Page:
It may seem like a negative statistic, but it’s actually proof that the courses work: they create awareness, help victims feel confident to report and get justice, make those who witness violence and abuse a guardian of the culture of kindness, giving them the tools to recognize abusive behavior. So I decided that I would try with all my might to bring this practice to Italy, to my home country, and I thought I would turn to the associations of women in my sector, the wine sector, to start this cultural revolution. 

Last January 2022, the Donne del Vino association, the Italian Women in Wine, accepted my proposal and helped me to bring it to the attention of the highest offices of the State. 

At Palazzo Madama with the Minister for Equal Opportunities 

It was with great emotion that last March 7 I was able to illustrate the effectiveness of the American anti-sexism courses at Palazzo Madama, seat of the Italian Senate, in front of the Minister for Equal Opportunities and the Family Elena Bonetti, Senator Dario Stefàno who helped us to obtain the official meeting, and the President of the Women of Wine Donatella Cinelli Colombini, who advocated for my cause. Here is the integral video of the press conference, my intervention is at minute 13.37. It is in Italian.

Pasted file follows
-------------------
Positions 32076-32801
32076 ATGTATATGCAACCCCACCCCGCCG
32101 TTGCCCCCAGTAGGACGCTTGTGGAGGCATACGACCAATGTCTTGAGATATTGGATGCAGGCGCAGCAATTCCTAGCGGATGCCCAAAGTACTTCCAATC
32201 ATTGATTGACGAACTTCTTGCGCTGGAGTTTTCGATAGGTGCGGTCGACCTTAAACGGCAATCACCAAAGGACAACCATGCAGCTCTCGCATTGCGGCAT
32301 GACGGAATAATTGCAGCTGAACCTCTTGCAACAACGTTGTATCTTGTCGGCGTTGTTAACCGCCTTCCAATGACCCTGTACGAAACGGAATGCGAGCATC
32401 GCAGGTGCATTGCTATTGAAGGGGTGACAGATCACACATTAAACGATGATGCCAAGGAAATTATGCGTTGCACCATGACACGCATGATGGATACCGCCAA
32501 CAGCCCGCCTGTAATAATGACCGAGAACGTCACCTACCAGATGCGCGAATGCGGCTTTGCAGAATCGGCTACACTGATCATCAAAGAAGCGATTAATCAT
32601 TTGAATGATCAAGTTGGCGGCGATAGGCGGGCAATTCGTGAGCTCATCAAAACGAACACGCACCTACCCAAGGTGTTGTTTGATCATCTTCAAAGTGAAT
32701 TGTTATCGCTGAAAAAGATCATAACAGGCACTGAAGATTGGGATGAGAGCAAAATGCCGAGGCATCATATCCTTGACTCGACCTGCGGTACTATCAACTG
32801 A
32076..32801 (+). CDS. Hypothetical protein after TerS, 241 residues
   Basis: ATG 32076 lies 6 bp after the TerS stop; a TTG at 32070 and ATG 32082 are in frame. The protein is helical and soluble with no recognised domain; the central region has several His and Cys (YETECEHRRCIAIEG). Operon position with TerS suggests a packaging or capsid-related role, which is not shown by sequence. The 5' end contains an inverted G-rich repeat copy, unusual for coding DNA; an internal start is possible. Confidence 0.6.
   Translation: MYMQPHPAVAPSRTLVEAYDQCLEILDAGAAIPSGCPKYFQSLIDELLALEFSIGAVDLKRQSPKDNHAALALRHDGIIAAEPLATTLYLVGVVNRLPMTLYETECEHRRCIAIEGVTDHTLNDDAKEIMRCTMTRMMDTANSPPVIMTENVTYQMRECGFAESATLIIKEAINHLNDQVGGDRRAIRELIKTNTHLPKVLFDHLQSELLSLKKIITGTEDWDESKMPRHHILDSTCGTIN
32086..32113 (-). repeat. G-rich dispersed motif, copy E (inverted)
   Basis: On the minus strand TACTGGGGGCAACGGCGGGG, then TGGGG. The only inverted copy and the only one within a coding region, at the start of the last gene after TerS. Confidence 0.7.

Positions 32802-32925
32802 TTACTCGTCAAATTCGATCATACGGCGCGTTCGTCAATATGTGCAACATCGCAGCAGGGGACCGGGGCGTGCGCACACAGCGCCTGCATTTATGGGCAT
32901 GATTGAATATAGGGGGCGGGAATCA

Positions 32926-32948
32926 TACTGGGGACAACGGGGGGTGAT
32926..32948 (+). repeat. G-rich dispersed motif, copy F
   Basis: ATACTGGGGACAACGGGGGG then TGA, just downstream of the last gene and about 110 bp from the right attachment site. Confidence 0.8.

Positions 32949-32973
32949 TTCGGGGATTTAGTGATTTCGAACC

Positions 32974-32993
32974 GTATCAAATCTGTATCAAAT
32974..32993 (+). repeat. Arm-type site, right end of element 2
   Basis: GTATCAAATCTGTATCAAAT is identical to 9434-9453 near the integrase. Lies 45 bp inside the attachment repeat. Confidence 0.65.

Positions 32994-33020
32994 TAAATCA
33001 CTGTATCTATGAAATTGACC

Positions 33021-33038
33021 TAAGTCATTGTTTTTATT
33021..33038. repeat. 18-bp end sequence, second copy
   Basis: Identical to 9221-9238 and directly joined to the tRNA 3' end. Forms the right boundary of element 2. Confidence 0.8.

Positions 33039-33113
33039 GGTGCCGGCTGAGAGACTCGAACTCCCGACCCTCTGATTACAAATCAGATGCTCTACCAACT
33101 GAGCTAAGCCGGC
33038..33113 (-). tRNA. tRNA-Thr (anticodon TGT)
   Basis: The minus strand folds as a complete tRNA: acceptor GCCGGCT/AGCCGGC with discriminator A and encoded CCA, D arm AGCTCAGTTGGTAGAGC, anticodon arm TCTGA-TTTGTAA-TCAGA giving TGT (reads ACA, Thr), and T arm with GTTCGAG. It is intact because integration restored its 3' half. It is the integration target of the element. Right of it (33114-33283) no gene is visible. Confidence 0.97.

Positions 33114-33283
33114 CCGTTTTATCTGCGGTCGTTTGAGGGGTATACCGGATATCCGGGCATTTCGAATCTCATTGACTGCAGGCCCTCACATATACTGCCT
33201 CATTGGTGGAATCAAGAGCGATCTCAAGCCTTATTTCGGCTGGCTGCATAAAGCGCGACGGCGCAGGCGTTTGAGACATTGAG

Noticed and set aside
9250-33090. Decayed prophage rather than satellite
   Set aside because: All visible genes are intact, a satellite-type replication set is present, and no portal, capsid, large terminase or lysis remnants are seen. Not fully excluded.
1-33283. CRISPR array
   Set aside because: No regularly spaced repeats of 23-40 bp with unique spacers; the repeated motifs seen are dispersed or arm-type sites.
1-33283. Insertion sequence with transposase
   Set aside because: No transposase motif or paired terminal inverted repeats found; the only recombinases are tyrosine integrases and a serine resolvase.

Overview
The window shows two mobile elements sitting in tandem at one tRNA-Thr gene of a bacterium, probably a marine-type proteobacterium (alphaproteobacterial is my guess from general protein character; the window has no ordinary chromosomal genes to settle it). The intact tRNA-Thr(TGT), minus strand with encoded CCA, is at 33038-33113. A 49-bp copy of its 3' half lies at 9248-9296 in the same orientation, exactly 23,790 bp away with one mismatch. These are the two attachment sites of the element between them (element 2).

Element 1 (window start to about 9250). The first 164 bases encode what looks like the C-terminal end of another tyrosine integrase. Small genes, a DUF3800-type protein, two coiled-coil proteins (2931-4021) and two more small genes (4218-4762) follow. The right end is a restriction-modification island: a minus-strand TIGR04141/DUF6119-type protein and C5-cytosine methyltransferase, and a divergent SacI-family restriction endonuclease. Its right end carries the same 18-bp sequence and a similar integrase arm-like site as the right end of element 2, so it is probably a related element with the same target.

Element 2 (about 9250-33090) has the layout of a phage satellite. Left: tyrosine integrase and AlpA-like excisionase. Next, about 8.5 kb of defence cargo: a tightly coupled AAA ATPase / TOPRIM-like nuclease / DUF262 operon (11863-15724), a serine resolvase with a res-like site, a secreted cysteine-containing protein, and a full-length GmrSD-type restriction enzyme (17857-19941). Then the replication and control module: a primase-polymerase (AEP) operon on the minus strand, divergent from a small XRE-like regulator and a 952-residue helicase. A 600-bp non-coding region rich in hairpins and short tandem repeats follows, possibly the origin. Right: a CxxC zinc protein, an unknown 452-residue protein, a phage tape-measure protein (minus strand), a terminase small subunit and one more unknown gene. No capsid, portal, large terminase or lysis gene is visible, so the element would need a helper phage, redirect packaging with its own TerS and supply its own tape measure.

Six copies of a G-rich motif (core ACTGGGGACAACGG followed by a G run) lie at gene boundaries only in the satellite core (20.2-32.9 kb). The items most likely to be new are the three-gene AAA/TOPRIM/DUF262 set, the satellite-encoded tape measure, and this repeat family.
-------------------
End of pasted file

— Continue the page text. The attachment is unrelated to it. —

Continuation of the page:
In the Senate I had 7 minutes to pitch, but here I can better explain how these courses are run and why they work. 

We are still in the stages of seeking funding to move this project forward. I trust that the attention of the Ministry and the institutions will not be extinguished, but on the contrary will bring the necessary resources to make these courses a reality, and maybe even law in Italy. 

Anti-sexism courses based on an American model 

The model I was inspired by is the one I know best, the Californian one. The California Department of Fair Employment and Housing offers free online training on preventing sexual harassment and abusive behavior in the workplace for all public and private companies.